ICAEW: Vietnam leads ASEAN in electricity generated through renewables

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Economic Insight: South East Asia is produced by Cebr, ICAEW’s partner and economic forecaster. Commissioned by ICAEW, the report provides its 144,000 members with a current snapshot of the region’s economic performance. It undertakes a quarterly review of South East Asian economies, with a focus on Indonesia, Malaysia, the Philippines, Singapore, Thailand and Vietnam.
 
2014 marked a positive turning point in climate change where carbon dioxide emissions remained constant for the first time while world output grew. Environmental degradation generally accompanies economic development up to a point, after which further development relieves environmental pressure. Figures show that globally, the point may have been reached where advanced economies have moved to sustained clean growth.  
 
ICAEW: Vietnam leads ASEAN in electricity generated through renewables
 
The situation is less bright in ASEAN. Within the region, most economies have not reached a stage where the environmental impact of economic activity starts to decrease. With the exception of Singapore, which has seen a sustained drop in emissions since 1994, member countries like Indonesia, Malaysia, and the Philippines are only seeing periodic lower emissions when GDP shrinks. 
 
Scott Corfe, ICAEW Economic Advisor and Cebr Associate Director, said: “Manufacturing activities have a strong effect on emissions, since they produce more than three times the carbon emissions - per $1,000 of output - than service activities. While ASEAN has seen a positive move towards cleaner manufactures, this is undermined by a growing dependence on commodities as China’s expansion has kept demand strong. 
 
“It will be helpful for Vietnam to diversify its exports away from commodities and consider cleaner manufactures. This will reduce its reliance on China as an export market for coal in case the Asian giant’s economy slows and also help reduce Vietnam’s environmental footprint.” 
 
Mark Billington, Regional Director, ICAEW South East Asia, said: “Much more is needed to translate environmental policies into reality, including a stronger regulatory environment, political will and funding. Commodity-rich ASEAN nations like Indonesia and Vietnam may be attracted by the short-term gains in GDP that can be reaped at the expense of natural capital stocks – for example, the natural wealth locked in resources such as forests. 
“One way to ensure more sustainable growth is to consider natural capital accounting. By calculating the value of critical assets, their proper use can be measured and managed to ensure long term sustainability for both organisations and for the environment. ”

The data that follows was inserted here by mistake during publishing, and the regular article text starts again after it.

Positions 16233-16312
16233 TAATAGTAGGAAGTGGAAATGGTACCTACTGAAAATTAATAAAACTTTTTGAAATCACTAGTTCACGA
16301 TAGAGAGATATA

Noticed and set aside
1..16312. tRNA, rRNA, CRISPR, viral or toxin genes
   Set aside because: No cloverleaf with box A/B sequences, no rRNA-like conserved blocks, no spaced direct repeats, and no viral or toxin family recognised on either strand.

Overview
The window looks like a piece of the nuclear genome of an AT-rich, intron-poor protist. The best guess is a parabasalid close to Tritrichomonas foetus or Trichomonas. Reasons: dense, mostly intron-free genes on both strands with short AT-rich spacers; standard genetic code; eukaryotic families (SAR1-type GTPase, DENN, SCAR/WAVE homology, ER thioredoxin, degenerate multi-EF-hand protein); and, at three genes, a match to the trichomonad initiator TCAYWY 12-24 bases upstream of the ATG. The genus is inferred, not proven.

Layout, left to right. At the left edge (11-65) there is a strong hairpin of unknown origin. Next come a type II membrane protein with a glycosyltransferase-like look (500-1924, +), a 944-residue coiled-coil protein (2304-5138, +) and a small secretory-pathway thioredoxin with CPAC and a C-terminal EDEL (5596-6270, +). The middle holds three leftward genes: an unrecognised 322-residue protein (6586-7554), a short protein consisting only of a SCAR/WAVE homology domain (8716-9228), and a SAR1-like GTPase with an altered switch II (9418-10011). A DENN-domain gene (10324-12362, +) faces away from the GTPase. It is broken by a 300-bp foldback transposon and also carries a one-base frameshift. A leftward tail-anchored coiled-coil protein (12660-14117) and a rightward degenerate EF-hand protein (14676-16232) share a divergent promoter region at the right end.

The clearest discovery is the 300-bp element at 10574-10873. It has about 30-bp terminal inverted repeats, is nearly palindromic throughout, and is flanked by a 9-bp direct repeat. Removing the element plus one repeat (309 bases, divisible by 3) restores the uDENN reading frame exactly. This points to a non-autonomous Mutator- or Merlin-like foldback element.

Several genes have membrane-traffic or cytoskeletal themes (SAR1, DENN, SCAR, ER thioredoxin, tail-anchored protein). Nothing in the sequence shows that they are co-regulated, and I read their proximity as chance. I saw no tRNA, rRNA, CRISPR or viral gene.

ICAEW: Vietnam leads ASEAN in electricity generated through renewables
  
An encouraging sign for Vietnam is its high proportion of electricity generated through renewables instead of fossil fuels, with hydropower accounting for almost half of its entire electricity generation. Vietnam is leading in this area, while its ASEAN counterparts still lag behind in renewable generation capacity.
 
Over the last decade, environmental policy across ASEAN has been higher on the agenda, but progress remains difficult. While environmental policy in Singapore has been relatively successful, plans in other ASEAN nations such as the Philippines and Thailand have been more modest. 
 
As the global economy moves towards cleaner growth, ASEAN needs to keep pace. Across the region, lower environmental impact from its development will make it a more desirable place for individuals and firms to move to.  
 
Other findings in the report include:
 
Growth in Indonesia remains strong, with potential for greener growth       
Indonesia’s strong growth is forecast to rise steadily to 6.3% in 2018. However, environmental degradation remains a challenge. Unlocking the potential value of its natural resources through natural capital accounting may encourage greener growth.
 
Malaysia seeing positive signs in country’s slowing emissions     
 
Malaysia has seen slowing emissions growth since 2011 without a slowdown in GDP growth. As it moves towards its aim of becoming a high income nation by 2020, more needs to be done to increase its capacity of electricity generated by renewables, to meet its renewable energy target of 2080 MW by 2020.
 
Singapore sets an example for ASEAN in sustaining lower emissions    
 
Singapore’s transition into an international services hub has resulted in sustained lower emissions since 1994. However, more needs to be done to increase its capacity of electricity generated by renewables by 10% in 2020. 
 
The full report Economic Insight: South East Asia is available at www.icaew.com/economicinsight  and a video summary can be viewed here.
 
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Contact: Mai Anh Do, Account Manager, Pioneer Communications on +84 09833 28785 or email at: maianh.do@pioneervn.com 
 
Contact Jamie Douglass, ICAEW Media Relations Specialist, on +44 (0)207 920 8718, or email james.douglass@icaew.com